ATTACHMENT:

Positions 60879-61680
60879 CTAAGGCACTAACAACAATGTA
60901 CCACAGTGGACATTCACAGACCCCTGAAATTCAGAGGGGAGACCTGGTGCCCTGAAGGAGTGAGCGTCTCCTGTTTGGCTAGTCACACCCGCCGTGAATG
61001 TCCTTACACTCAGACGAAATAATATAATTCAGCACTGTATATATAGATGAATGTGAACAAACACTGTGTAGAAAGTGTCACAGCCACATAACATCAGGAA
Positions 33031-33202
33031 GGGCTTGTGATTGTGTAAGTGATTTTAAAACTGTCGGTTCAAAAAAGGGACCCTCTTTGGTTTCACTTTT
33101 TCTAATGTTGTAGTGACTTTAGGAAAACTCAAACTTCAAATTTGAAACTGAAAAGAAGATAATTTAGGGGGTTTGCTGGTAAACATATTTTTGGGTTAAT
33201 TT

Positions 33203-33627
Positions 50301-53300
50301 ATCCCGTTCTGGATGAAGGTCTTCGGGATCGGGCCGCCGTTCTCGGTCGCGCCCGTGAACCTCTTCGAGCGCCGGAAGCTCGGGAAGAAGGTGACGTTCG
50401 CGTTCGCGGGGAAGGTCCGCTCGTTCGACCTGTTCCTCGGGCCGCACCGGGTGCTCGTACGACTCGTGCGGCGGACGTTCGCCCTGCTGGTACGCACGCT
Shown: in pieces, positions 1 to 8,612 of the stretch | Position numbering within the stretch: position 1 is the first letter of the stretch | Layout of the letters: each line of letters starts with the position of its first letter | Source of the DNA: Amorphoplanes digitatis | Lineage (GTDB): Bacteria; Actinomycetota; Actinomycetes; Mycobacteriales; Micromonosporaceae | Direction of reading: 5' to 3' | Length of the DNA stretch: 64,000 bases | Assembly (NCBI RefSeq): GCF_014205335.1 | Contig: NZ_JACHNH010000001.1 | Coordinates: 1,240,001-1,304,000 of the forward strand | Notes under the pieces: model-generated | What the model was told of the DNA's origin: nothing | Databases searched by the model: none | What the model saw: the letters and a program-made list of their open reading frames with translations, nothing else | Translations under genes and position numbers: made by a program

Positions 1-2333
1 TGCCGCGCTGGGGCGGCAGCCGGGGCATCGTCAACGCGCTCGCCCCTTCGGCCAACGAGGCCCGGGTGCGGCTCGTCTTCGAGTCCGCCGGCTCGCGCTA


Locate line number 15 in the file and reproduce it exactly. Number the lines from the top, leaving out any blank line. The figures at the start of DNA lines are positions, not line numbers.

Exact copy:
1 TGCCGCGCTGGGGCGGCAGCCGGGGCATCGTCAACGCGCTCGCCCCTTCGGCCAACGAGGCCCGGGTGCGGCTCGTCTTCGAGTCCGCCGGCTCGCGCTA